Japan Stories: October 1999

The Giant Flaming Snails of Izu

Just an hour or two from Tokyo is the Izu Penninsula, a favorite weekend getaway spot for Tokyo residents. Izu actually used to be a big honeymoon destination a long time ago, but now most newlywed couples prefer to vacation in places that are better geared to Japanese tourists, like Guam.

Izu is most famous for its natural hot springs, which we are keen to try out. We spend a few days in the tiny hamlet of Rendaiji at the Seiryuso inn. Our tour book says the inn has a great hot spring-fed bathhouse, but from the plaques we see in the hotel itself, Seiryuso is most proud of two facts: 1) President Jimmy Carter ate lunch there once during some summit, and 2) they have the "Largest Stone Lantern in Japan" in their driveway. 

The "Largest Stone Lantern in Japan" sits in the Seiryuso driveway (photo credit: somebody else)

The inn is quite beautiful, and very traditional. We have a very large room with a floor of tatami mats that looks out towards the entrance and garden.

Lots of dark wood and rice paper shutters in our traditional room

The hotel's staff is unbelievably attentive. We are in our room for less than a minute when a middle-aged woman bustles in and serves us green tea. This woman is assigned to our room and maybe one other, taking care of whatever ever we need, particularly meals. In this type of Japanese inn, breakfast and dinner are included in the room charge. For the next three days, this woman wakes us up early each morning to serve breakfast (whether we're ready or not), and visits us throughout the early evening to deliver an endless series of small dishes for dinner.

This style of dinner is called kaiseki: instead of a single big entree with one or two sides, you get a zillion little dishes with all sorts of stuff.

Jan gets ready to tuck into the first round of kaiseki dishes

Most of the kaiseki dishes are pretty weird. There is no culture on earth more omnivorous than the Japanese, and there is no creature or plant on land or sea that has not been considered for inclusion in a kaiseki dinner. Case in point is the giant snail visible on the right in the photo above, just below Jan's elbow. The snail is approximately the size of Jan's fist. The snail is also on fire.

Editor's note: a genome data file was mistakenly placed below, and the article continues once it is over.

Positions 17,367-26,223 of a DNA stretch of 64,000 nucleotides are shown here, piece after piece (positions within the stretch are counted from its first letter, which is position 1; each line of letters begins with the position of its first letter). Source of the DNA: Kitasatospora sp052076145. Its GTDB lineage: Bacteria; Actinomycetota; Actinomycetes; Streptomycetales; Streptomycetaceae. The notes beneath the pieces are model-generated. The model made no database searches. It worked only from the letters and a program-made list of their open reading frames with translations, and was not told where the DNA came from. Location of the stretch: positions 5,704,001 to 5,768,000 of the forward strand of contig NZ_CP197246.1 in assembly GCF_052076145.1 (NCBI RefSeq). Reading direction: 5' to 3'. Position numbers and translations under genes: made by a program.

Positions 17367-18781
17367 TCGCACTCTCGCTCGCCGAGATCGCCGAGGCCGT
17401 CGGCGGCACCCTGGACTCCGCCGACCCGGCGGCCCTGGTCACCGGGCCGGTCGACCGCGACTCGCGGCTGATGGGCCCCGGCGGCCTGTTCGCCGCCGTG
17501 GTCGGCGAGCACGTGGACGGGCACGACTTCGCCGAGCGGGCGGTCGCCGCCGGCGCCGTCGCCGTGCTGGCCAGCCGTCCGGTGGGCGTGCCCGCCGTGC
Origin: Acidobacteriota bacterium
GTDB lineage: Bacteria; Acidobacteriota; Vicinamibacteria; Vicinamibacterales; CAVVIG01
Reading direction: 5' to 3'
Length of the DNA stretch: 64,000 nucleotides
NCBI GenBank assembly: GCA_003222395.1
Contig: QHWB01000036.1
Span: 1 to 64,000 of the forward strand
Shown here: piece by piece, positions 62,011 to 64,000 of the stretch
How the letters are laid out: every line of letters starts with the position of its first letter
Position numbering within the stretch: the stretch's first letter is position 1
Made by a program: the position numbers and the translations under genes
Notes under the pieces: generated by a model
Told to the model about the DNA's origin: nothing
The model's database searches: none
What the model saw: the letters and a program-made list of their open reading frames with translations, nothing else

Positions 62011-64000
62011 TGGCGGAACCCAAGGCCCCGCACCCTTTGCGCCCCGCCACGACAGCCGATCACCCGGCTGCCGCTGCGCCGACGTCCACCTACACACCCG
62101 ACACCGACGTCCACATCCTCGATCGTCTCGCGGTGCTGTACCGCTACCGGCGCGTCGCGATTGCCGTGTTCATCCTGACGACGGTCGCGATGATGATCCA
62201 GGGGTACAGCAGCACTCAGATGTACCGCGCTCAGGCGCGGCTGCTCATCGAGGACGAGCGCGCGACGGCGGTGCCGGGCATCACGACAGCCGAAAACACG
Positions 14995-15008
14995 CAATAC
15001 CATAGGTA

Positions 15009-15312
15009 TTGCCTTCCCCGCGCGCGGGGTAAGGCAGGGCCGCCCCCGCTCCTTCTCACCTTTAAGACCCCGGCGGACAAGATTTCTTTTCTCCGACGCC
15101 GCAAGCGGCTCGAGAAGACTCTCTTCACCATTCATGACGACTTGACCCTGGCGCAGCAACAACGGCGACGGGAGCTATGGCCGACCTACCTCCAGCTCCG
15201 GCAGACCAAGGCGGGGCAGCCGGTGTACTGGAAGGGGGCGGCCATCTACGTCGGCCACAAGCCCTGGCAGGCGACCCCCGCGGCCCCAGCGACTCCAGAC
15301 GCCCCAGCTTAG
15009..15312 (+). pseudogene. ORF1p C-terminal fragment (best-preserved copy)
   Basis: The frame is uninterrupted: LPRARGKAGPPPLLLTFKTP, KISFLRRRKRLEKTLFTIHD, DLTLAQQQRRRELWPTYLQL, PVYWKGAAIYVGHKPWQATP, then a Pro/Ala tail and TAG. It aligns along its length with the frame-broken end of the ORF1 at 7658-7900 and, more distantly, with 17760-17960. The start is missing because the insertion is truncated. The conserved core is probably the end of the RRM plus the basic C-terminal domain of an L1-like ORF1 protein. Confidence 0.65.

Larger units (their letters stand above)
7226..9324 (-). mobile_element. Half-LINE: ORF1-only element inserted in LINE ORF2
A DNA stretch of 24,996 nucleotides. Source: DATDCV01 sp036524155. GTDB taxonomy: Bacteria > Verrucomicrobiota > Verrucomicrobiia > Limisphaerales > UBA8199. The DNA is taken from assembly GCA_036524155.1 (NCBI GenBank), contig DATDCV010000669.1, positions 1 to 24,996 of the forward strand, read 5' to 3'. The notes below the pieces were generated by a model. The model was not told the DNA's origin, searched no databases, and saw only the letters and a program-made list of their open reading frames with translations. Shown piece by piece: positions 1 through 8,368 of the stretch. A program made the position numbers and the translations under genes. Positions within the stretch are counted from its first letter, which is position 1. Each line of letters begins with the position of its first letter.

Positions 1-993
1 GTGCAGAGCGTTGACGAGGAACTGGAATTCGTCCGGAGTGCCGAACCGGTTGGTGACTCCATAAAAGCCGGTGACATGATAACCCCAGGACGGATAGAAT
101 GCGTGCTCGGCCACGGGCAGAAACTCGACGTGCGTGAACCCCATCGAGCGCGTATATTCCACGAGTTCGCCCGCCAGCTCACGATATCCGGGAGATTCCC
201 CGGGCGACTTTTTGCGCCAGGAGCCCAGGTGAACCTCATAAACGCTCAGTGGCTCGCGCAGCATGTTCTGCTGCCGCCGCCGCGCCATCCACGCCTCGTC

Jan prepares to sample the Giant Flaming Snail

The Giant Flaming Snail in all its glory

The snail is... ahh, how shall we put this... not good. The snail has been chopped up into little chips, which have been cooked inside the snail shell in a seafood stock and flambéd in saké. These snail chips have a taste and texture similar to that used rubber tires might have if they were chopped up into little chips, cooked in a seafood stock, and flambéd in saké.

However, much of the rest of the meal is surprisingly edible. There's way too much of everything, though. At the beginning of the first dinner on the first night, the woman attending to our room gives us a menu with over 20 dishes listed on it. The Japanese writing on the menu is quite difficult, and neither of us can understand any of it. Angela asks how we're going to know what to order. Jan says, "I think we're going to get all of it." The first course alone is ten little dishes. We're quite proud of ourselves when we make a good dent in most of them. Then the woman clears them away and brings out more dishes. We do our best to eat those dishes. The woman clears those and, incredibly, returns with more dishes. We're groaning by the time we're finished.

Luckily, as a reward for making it through dinner, we can waddle down to the inn's wonderful baths and float comfortably in a beautiful setting. These baths are fed by natural hot springs, and some are situated in beautiful outdoor settings.

One of the outdoor hot spring-fed baths (photo credit: somebody else)

The baths are divided into two sections. An inn staffperson explains that, to make sure everyone gets to sample all the baths, the inn alternates which section is designated for men and which is for women. Jan notes that one of the bath sections is clearly much bigger and nicer than the other. He also notes that the bigger and nicer section is designated for women between the hours of 6:00 am and 10:00 pm, and is conveniently available to men during the middle of the night.

The surrounding hamlet of Rendaiji is pretty nice. After being woken up for our first breakfast at the inn, we take a walk around the area to look at some of the town's tiny temples and shrines.

Jizo statues in Rendaiji


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